I believe that when we look for signs we find them. If we’re taught to look for evil, we will find traces of it everywhere. If we’re taught to look for beauty, then that is what we’ll find.
Are there people out there who have no place in humanity? Absolutely. But when we teach our children to be suspicious and afraid that is exactly what they’ll be. I don’t think that serves them well. We shouldn’t tell them to trust every stranger, but neither should we tell them every stranger is an axe murderer who should be treated as such until they are no longer a stranger.
Statistically, the worst crimes against children are committed by closely related family members, not by strangers. Yet we don’t teach them to be suspicious of their relatives. Nope, we actually instruct them to obey such people. Is that a smart thing to do? Am I saying we should teach our kids to welcome strangers with open arms, and look on every relative with suspicion because that is what the statistics clearly indicate is the safest path?
No, I am not!
Instead I think we must tell our children to listen to their gut instincts very carefully. If their gut tells them something is not as it should be, then they should listen to it and get out of there. Fast. Get away first, then tell someone who has already proven they are completely trustworthy, and worry about hurting the feeling of the one who raised the hair on the back of their necks later. But few of us do that. Nope, we teach our children the opposite. We teach them that they should NOT listen to their gut, to obey authority, to trust their relatives, and to distrust everyone else. We teach them a recipe for disaster, and tell them it’s is recipe for cake.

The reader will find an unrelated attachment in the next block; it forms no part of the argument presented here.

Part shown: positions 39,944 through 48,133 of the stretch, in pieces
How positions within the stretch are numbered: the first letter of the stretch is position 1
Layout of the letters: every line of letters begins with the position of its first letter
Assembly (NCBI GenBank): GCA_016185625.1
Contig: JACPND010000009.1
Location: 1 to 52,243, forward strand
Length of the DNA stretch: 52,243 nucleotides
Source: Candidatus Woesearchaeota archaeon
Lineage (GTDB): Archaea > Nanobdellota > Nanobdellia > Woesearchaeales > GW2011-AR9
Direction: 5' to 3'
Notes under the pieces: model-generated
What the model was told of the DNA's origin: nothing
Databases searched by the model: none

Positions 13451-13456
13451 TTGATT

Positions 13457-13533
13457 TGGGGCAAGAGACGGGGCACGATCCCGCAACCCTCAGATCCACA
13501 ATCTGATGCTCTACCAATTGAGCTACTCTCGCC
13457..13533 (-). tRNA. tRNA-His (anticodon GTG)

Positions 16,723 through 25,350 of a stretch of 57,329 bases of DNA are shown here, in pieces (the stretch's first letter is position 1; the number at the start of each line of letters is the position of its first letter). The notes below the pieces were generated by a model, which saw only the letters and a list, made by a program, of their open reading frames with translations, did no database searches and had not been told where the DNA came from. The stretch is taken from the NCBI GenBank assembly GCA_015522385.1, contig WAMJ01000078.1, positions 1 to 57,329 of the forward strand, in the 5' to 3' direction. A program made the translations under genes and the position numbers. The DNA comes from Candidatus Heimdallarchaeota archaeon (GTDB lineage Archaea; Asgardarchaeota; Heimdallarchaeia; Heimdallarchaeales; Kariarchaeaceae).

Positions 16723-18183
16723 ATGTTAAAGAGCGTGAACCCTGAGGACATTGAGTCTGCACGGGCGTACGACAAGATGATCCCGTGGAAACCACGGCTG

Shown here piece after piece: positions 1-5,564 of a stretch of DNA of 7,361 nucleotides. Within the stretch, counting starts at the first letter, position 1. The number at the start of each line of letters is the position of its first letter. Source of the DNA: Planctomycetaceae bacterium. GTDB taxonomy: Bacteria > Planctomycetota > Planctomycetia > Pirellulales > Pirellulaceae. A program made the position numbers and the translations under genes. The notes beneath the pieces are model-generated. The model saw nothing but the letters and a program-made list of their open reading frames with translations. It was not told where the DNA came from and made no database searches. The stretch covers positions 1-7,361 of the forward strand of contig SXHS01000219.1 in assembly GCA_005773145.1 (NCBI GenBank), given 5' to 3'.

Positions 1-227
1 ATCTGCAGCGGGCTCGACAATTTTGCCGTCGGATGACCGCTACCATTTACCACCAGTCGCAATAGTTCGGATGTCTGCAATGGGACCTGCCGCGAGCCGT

These are just my thoughts. They may seem substantially different from yours, at first glance. But in order to resolve such differences, we’d have to have many long discussions, only one would simply never do. And were we to have the opportunity for said discussions, we’d likely find we have much common ground – no matter how strange we seem to each other at first. Who knows, we might even learn to respect and trust each other. At the very least we’d no longer be strangers, we’d realize the sharpest axes we wield are words, and those would be very good realizations.
Trust is deserving when it has been earned, not when it has been demanded or instructed. Perhaps that lesson would benefit the children of everyone everywhere.